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Malaysia government bans fish exports to control prices

Published on Jan 13, 2014 12:47 PM

Malaysia halts fish exports

Malaysia has temporarily stopped the export of six types of fish to control fish prices, due to shortages caused by rough seas and flooding. It previously put a similar ban on some fish exports last year from July to September due to seasonal shortages, resulting in price spikes in Singapore. Here are the fish types affected by the latest ban:

Types of fish affected

Photos: Kua Chee Siong, TNP file

Straits Times Graphic: Lin Zhaowei

Rough seas in the current monsoon season has forced the Malaysian government to put a stop to fish exports until March in a bid to control fish prices.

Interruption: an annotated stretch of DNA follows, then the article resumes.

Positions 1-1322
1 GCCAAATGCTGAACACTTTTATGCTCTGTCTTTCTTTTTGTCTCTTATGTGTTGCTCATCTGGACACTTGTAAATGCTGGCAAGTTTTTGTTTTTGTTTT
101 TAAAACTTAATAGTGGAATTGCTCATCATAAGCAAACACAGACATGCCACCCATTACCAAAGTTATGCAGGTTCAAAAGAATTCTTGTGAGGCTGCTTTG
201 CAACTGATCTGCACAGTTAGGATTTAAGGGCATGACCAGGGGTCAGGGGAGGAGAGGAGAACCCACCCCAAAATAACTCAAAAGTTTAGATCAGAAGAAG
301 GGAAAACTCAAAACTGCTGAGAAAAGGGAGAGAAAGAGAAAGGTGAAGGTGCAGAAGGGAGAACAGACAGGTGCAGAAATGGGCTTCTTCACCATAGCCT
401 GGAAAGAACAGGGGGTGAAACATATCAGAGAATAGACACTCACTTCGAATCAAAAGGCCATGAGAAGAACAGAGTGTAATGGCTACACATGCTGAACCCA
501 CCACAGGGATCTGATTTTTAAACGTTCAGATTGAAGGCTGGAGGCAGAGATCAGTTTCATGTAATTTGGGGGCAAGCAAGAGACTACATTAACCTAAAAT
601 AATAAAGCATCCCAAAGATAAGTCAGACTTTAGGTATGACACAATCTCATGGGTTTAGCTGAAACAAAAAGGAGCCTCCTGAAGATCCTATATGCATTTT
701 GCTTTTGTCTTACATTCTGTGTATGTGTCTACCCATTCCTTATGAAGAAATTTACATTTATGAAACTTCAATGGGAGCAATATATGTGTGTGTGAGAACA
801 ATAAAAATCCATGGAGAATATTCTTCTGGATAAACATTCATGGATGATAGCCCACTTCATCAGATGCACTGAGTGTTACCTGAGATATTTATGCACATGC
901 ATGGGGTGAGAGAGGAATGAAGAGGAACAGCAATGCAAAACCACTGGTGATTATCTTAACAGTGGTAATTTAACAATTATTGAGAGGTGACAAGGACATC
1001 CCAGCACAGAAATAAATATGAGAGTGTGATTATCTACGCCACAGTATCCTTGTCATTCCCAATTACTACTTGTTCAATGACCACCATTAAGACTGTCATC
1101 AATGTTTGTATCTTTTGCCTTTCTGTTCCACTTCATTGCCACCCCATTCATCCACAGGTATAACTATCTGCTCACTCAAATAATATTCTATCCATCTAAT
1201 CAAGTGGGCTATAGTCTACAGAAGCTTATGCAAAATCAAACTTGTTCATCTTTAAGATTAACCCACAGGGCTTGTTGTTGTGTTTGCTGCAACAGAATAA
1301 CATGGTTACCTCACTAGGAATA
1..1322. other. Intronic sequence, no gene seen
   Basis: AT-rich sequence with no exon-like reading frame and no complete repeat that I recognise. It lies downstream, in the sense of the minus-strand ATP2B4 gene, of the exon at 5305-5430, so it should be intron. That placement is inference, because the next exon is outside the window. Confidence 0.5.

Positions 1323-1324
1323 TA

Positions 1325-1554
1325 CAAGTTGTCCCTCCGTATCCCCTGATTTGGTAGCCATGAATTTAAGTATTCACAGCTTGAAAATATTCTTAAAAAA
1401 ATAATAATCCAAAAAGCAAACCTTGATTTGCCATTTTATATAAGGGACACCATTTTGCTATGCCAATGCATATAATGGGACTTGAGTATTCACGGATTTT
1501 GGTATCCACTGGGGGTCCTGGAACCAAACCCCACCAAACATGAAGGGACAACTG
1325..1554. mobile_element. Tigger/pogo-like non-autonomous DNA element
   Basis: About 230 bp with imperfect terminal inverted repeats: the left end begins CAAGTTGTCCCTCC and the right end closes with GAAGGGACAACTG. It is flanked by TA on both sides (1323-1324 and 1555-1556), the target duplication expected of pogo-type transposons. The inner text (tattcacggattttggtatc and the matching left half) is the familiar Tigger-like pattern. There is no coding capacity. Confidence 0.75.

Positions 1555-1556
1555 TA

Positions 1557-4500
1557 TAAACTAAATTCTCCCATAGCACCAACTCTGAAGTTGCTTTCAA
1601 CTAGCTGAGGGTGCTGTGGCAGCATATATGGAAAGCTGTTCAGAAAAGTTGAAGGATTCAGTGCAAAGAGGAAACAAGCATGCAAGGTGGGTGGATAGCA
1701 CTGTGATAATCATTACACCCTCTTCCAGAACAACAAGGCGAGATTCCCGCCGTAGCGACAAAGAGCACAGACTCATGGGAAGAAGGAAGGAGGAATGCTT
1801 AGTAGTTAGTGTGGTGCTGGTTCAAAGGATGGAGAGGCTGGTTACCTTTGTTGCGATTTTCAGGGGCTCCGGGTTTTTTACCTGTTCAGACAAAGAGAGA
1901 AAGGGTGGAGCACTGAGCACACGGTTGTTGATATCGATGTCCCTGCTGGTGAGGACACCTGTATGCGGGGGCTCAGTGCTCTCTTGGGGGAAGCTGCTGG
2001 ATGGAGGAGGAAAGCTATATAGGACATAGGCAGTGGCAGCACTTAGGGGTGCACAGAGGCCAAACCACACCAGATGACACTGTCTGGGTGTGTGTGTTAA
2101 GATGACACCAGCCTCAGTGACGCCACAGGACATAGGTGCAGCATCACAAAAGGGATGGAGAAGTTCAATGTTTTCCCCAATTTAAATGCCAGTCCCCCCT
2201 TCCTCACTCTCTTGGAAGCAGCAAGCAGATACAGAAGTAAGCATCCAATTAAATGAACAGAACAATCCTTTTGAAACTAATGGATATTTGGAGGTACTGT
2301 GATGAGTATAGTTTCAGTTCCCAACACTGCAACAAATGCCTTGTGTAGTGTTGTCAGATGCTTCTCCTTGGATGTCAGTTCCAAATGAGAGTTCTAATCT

Agriculture and Agro-based Industry Minister Datuk Seri Ismail Sabri Yaakob made the announcement on Monday that the national fishermen's group known as Nekmat was told to stop exporting six types of fish for the time being.

"To overcome the shortage and prevent spiraling price of fish, we have instructed Nekmat to stop exporting six types of fish, namely kembung, selar, kerisi (bream), cencaru, tamban (greenback) and selar kuning," he said in a report by the Bernama news agency.

Singapore typically imports Indian mackerel (kembung), hardtail scad (cencaru), one-finlet scad (selar) and its yellow variant from Malaysia.

Malaysia had banned its fish exports between July and September last year to address seasonal shortage, resulting in fish prices spiking between 10 and 30 per cent in Singapore.

The current monsoon season, expected to last until late February, has caused floods in Malaysia's east coast towns in Pahang and Kelantan, beaching thousands of fishermen.